Drop Out Rates

What factors cause students to drop-out of school


1. Every year, over 1.2 million students drop out of high school in the United States alone.

2. About 25% of high school freshmen fail to graduate from high school on time.

3. The U.S., which had some of the highest graduation rates of any developed country, now ranks 22nd out of 27 developed countries.

4. The dropout rate has fallen from 12.1% in 1990 to 7.4% in 2010.

5. The percentage of graduating Latino students has significantly increased. In 2010, 71.4% received their diploma vs. 61.4% in 2006.

6. A high school dropout will earn an average of $200,000 less than a high school graduate over his or her lifetime.

7. Almost 2,000 high schools across the U.S. graduate less than 60% of their students.

8. These “dropout factories” account for over 50% of the students who leave school every year.

9. 1 in 3 minority students (32%) attend a dropout factory, compared to 8% of white students.

10. In the U.S., high school dropouts commit about 75% of crimes.

Despite dropping out being associated with adverse effects on future employment opportunities and lower income dropout rates among Hispanic and African American students is still high compared to their white and Asian counterparts. There are many factors that drive up dropout rates among high school students including high rates of absenteeism, low levels of school engagement, low parental education, work or family responsibilities, problematic or deviant behavior, moving to a new school in the ninth grade, and attending a school with lower achievement scores. There are many factors that attribute to these causes, most of them being family obligations, or low levels of education among close family members. The dropout rate among students whose parents have not completed high school is 27% higher than that of students whose parents have completed high school.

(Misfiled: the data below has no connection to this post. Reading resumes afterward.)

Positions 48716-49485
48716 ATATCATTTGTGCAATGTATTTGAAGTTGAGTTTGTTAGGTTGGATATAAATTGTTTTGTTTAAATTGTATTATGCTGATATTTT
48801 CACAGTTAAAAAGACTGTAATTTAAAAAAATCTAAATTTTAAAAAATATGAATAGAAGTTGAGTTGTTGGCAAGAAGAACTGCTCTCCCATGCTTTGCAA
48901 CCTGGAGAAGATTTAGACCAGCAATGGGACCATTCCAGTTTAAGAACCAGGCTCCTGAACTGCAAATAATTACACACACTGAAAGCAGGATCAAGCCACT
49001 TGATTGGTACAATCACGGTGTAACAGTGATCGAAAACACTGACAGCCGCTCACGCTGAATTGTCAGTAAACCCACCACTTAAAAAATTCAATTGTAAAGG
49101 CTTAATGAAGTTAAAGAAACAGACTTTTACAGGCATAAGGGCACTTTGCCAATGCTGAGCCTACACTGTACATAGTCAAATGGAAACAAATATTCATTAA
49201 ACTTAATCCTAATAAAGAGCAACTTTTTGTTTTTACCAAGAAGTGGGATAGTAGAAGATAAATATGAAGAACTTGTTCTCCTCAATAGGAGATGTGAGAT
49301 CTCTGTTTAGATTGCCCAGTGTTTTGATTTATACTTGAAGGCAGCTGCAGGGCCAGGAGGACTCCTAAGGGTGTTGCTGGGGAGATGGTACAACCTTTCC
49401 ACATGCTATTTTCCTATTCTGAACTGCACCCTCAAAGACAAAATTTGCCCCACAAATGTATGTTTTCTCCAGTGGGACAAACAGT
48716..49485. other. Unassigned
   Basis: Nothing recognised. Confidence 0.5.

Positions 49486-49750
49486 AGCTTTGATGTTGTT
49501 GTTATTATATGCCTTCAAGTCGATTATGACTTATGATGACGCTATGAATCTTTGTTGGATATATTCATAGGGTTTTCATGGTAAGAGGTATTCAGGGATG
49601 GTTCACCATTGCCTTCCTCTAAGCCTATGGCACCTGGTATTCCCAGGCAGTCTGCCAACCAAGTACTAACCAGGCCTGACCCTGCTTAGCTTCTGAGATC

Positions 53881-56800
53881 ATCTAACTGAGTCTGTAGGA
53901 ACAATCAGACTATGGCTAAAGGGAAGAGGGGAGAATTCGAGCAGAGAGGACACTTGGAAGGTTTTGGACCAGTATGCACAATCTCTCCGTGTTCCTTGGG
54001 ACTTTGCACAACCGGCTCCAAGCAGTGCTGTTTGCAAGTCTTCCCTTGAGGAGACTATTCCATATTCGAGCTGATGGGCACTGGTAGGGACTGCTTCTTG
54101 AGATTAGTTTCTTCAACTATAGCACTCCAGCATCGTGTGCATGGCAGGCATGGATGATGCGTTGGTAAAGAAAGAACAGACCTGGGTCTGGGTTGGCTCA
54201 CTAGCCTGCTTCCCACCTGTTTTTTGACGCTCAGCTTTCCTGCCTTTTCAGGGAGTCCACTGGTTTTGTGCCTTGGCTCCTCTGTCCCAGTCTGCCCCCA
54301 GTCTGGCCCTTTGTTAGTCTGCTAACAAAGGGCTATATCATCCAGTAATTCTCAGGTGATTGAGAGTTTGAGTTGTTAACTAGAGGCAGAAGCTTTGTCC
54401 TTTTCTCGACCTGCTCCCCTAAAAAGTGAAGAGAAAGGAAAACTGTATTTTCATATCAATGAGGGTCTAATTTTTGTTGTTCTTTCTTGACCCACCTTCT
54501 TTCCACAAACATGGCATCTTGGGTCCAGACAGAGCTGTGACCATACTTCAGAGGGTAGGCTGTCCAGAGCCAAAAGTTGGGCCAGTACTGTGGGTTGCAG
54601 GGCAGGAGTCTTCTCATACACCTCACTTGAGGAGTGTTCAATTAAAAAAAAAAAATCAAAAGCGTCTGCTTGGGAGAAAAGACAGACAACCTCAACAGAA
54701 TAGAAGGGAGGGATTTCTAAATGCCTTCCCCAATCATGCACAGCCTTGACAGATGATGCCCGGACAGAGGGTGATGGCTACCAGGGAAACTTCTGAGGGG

My experience

I have had some experiences with high school dropouts. I went to a small private high school with a graduating class that was about one-third Latino. My junior year of high school a very close friend Jorge lost his father in a car accident. Being the oldest boy of all his siblings he dropped out of school and went to work at his family’s auto shop. At the time I was very frustrated because I couldn’t understand why he felt the need to stop perusing his education, since I knew he was aware that high school graduates make more money than those who haven’t completed high school. He had to explain to me that he was doing what he thought was best in order for his little sisters to continue going to their private elementary school. To this day I still get frustrated when I think about it, but when I take into account his cultural background I understand it a little better. He was the eldest boy and he had to step up in order to provide for his family. In addition to the cultural differences, he also had a job waiting for him regardless of whether or not he had a high school diploma or GED. For me, growing up in an upper middle class white family this was completely unfamiliar, and still is if I’m being honest. I talk to him occasionally, and he’s doing well, but never went back to get his GED or diploma after leaving school.